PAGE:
Snow returned to Harford County Thursday morning, giving children one more "snow day" and leaving roads slick throughout the county during the morning commute.
The storm dropped anywhere from a trace of the white stuff to 1 inch by about 9:30 a.m. on the county, Harford County spokesperson Cindy Mumby said, with most of the snow falling along the county's southern tier. Higher accumulations were reported south of Baltimore and in Southern Maryland.
By 10 a.m., the gray skies over Harford had given way to partial sunshine and main state and county roads were mostly just wet.
Harford County Public Schools initially issued a two-hour delay but announced just before 7:30 a.m. all classes and school events would be canceled. Harford Community College opened at noon. Cecil County Public Schools opened at their regular time.
"We are actually getting more snow in the southern end of the county, in Abingdon and Joppa," Mumby said. The storm was coming from the south, with parts of Virginia forecast to get up to a foot of snow Thursday.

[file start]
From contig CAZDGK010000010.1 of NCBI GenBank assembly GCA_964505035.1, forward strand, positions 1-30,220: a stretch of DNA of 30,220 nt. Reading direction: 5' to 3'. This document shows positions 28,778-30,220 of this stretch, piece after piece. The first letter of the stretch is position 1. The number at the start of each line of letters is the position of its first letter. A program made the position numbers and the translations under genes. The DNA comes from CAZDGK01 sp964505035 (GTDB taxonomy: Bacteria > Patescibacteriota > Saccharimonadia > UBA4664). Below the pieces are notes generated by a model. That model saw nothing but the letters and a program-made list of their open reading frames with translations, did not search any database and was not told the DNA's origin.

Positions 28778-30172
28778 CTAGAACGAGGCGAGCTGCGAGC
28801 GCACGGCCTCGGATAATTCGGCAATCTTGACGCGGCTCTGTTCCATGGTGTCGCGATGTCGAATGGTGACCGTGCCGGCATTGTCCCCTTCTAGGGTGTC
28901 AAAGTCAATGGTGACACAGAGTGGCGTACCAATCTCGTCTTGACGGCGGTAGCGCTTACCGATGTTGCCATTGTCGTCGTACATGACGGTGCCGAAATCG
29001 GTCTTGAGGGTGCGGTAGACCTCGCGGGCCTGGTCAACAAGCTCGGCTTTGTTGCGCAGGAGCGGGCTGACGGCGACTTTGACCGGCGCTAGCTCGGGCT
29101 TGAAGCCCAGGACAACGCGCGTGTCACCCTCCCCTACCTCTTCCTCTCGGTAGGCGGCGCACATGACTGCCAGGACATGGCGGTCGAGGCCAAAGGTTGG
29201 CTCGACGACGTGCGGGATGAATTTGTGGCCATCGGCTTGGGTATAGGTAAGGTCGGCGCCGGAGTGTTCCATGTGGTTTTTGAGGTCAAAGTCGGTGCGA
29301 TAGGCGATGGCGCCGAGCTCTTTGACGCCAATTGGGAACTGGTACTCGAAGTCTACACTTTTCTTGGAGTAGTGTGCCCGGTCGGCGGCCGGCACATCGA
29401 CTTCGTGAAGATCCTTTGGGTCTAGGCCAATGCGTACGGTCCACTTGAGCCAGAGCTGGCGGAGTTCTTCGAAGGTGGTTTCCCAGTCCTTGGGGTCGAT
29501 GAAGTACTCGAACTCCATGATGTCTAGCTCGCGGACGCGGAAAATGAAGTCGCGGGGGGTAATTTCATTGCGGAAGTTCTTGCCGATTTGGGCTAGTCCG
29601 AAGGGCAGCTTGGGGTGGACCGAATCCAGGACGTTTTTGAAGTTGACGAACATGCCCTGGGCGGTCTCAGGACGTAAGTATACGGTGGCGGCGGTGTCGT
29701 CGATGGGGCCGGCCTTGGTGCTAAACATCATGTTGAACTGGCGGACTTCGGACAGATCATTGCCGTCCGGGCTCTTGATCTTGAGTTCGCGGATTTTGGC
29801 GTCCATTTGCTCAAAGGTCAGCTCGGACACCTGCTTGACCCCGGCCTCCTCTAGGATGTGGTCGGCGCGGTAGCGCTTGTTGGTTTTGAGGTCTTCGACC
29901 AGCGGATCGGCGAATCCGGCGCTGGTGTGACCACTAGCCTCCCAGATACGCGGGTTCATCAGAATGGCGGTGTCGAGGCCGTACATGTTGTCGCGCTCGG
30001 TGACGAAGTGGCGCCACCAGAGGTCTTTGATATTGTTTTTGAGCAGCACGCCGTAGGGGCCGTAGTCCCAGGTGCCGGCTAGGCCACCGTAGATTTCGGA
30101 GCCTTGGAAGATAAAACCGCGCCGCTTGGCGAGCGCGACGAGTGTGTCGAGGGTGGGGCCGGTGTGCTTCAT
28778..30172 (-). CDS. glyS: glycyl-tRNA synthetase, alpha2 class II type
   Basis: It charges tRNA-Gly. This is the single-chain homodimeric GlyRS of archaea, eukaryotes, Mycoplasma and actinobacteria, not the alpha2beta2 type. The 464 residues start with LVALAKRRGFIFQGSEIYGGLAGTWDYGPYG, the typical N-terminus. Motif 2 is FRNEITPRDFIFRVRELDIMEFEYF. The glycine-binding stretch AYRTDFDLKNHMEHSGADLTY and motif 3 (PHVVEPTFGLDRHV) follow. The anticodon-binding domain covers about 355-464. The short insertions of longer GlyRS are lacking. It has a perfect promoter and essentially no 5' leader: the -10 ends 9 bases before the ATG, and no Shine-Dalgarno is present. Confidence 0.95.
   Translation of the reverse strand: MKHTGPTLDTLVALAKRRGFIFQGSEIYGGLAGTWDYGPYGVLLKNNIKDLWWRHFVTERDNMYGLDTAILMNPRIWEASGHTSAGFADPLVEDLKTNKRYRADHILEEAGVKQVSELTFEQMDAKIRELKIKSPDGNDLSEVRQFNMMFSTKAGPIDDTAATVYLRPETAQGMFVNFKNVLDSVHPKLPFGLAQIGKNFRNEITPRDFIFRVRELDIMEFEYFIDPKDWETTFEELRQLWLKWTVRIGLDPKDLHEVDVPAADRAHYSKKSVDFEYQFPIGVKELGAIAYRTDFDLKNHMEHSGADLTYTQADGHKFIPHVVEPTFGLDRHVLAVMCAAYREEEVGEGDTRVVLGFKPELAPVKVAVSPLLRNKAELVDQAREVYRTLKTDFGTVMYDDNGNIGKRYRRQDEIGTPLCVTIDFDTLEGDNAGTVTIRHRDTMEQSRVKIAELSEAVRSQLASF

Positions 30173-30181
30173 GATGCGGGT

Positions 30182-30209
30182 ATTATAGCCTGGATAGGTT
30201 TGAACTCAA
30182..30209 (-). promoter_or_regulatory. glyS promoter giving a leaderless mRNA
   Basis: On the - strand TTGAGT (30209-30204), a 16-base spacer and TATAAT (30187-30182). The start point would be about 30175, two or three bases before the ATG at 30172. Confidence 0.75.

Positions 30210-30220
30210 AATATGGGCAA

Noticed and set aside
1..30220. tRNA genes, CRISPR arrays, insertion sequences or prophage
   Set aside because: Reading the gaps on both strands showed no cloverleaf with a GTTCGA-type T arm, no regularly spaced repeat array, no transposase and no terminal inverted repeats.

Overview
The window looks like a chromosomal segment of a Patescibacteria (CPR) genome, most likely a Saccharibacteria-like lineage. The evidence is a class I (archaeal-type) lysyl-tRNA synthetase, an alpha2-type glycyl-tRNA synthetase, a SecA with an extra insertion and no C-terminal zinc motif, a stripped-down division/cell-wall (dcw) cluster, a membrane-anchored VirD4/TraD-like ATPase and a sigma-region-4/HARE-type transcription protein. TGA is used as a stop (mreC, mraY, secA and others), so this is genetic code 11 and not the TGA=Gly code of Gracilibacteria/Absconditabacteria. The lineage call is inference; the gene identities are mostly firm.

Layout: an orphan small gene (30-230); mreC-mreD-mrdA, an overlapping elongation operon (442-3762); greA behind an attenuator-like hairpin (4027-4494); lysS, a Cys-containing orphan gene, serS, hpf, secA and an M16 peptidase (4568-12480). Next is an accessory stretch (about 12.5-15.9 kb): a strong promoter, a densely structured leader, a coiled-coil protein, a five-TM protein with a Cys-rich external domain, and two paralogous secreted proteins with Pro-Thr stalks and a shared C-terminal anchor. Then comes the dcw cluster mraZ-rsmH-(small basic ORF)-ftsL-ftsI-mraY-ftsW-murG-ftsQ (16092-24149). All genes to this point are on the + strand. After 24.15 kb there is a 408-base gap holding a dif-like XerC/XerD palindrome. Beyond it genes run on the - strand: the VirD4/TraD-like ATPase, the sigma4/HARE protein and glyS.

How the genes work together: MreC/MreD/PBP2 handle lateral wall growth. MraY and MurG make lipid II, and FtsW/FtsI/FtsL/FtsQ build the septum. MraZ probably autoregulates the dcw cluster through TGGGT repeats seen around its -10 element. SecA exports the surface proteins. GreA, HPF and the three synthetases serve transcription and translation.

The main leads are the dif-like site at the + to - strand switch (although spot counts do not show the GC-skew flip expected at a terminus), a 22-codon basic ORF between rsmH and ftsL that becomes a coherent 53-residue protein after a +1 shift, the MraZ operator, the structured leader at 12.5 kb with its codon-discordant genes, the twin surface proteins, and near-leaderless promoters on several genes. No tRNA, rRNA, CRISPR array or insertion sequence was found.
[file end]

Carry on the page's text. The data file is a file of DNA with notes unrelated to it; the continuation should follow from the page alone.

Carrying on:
County plows had been out since about 5 a.m., she said, and continued to treat roads throughout the morning.
A winter weather advisory remained in effect through noon, according to the National Weather Service.
"Roads are currently wet and slushy in some places," Harford County Emergency Management warned on its Facebook page at about 9:30 a.m. "Motorists are urged to reduce speed, drive with low-beam headlights and allow extra time for travel."
County offices were open normal hours. No major incidents were reported, with Joppa-Magnolia Volunteer Fire Company reporting it responded to just one crash, on Route 40 and Joppa Farm Road, before 8 a.m.
Traffic maps showed traffic moving smoothly through most of the county, with only small delays on parts of Route 152 and 543.
Harford County Public Schools have used seven snow days, pushing school into June 18, as of Thursday, spokesperson Jillian Lader said.
Maryland has no law forbidding school from staying open past a certain date in the summer, Bill Reinhard, spokesperson for the state Department of Education, said.
"There is no end date in statute," he said, but noted that schools are only allowed to be open for a 10-month period.